WASHINGTON (Reuters) - U.S. Securities and Exchange Commission Chair Mary Jo White intends to wait until the agency once again has a full five-member panel before moving forward to appoint a new top audit watchdog, she said on Friday.

"The appointment/reappointment process is one that I think should be left to the full commission," White told reporters on the sidelines of the Practising Law Institute's annual "SEC Speaks" conference.

There has been a growing controversy over the past year on whom the SEC should tap to lead the Public Company Accounting Oversight Board, a body created in the wake of the Enron scandal to police corporate auditors.

The choice of a leader for the PCAOB will help determine the fate of a variety of reforms that have been deliberated at the PCAOB in recent years.

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Current PCAOB Chairman James Doty, whose term expired last fall, has championed those reforms.

Doty's regulatory agenda has been controversial. Some of the ideas he has pushed for include cracking down on conflicts and holding audit partners more accountable for their work.

His efforts have won him praise from consumer rights groups but criticism from audit firms and many Republicans in Congress.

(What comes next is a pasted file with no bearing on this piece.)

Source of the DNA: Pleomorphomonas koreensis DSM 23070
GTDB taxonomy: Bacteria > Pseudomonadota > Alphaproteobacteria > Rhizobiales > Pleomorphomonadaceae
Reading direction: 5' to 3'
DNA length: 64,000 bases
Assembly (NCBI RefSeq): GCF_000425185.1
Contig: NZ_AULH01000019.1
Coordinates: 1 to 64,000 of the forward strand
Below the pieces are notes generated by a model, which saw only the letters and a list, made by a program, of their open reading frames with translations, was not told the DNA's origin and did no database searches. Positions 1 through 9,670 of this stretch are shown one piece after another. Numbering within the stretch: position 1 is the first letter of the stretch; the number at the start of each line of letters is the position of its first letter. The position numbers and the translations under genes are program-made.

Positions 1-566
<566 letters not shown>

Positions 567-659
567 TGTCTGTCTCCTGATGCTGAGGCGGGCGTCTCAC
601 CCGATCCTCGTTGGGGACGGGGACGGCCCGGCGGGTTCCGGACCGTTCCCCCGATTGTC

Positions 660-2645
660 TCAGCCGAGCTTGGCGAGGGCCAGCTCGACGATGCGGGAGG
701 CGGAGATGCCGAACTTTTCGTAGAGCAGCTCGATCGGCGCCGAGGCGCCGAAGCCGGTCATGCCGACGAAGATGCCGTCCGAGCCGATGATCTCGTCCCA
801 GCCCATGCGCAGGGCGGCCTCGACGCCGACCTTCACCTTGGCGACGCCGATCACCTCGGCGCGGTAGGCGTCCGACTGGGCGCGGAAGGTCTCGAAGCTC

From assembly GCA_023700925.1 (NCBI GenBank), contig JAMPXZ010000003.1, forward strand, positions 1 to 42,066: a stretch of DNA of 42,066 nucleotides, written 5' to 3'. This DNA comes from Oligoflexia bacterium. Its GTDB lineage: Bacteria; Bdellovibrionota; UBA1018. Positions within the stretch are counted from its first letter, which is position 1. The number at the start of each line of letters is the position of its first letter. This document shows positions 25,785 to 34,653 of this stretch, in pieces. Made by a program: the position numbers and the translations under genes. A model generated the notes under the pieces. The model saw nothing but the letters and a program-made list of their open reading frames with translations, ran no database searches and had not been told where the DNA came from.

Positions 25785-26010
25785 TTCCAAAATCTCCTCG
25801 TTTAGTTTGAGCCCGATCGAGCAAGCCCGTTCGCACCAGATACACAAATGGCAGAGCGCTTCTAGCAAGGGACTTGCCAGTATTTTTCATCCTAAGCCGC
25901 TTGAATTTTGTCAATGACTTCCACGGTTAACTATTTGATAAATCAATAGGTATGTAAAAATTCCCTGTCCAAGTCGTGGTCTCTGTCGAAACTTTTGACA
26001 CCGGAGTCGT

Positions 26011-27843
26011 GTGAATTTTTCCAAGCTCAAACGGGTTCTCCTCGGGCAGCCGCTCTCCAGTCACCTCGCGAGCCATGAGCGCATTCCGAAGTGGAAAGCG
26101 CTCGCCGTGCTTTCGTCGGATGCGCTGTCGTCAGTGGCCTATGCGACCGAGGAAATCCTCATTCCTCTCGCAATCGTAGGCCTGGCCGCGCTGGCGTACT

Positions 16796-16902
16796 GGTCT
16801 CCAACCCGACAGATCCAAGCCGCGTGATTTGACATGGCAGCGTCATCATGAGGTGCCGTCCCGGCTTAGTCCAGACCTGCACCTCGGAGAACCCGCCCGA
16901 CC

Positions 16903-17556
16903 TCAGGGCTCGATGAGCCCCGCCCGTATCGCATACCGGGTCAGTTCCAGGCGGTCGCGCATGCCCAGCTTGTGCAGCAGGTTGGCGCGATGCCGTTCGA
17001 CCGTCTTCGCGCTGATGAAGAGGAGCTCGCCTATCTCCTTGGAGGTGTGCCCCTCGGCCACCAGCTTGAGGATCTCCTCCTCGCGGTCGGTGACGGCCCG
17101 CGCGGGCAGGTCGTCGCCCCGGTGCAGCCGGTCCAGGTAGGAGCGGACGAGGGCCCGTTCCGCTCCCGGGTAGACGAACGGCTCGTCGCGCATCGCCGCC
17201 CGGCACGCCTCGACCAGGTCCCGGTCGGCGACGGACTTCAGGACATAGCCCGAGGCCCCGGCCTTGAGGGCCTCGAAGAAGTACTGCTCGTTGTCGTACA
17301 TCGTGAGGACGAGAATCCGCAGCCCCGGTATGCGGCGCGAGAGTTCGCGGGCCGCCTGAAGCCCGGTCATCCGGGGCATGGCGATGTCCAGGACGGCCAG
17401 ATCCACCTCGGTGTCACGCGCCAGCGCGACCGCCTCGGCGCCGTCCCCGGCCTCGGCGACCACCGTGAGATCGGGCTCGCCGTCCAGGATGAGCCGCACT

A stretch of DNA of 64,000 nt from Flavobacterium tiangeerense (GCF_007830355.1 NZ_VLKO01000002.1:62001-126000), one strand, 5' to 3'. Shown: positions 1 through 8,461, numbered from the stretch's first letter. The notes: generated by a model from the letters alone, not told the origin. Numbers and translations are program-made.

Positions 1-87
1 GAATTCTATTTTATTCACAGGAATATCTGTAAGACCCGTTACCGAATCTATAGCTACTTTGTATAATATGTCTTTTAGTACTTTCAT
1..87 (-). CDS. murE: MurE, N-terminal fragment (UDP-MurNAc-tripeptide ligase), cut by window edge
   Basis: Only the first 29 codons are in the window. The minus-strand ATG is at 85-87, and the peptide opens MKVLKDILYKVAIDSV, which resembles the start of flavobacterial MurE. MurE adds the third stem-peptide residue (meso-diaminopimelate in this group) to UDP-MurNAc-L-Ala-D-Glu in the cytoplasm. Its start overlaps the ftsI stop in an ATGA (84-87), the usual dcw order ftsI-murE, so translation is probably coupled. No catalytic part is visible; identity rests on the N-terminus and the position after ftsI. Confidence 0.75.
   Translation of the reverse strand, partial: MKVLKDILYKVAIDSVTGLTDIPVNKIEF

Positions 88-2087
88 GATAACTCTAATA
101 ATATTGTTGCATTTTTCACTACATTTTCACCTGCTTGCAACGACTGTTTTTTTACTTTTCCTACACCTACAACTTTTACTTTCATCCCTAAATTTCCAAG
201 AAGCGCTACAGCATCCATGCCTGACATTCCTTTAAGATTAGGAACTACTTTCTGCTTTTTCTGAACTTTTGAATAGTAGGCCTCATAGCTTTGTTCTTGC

The issue has also divided the SEC.

Last fall, Reuters reported that the SEC was considering three possible candidates for chairman - Doty, PCAOB board member Lewis Ferguson and William Duhnke, the Republican staff director and general counsel for the Senate Banking Committee.

SEC commissioners at the time were at loggerheads over who should be selected.

The challenge of getting a consensus has only since grown more difficult after Republican Commissioner Daniel Gallagher and Democratic Commissioner Luis Aguilar stepped down late last year.

Now only three SEC commissioners remain. Kara Stein is a Democrat; Mike Piwowar, a Republican; and White, an independent.

President Barack Obama last fall nominated two new SEC commissioners to replace Gallagher and Aguilar, but the Senate Banking Committee has not held a confirmation hearing. When the Senate will act on the nominations is unclear.

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Until the SEC is back to a full five-member commission, White said, the PCAOB will continue with business as usual.

"Chairman Doty and the PCAOB board and staff are carrying out their duties and critical missions without missing a beat," White said.

(Reporting by Suzanne Barlyn and Sarah N. Lynch; Editing by Lisa Von Ahn)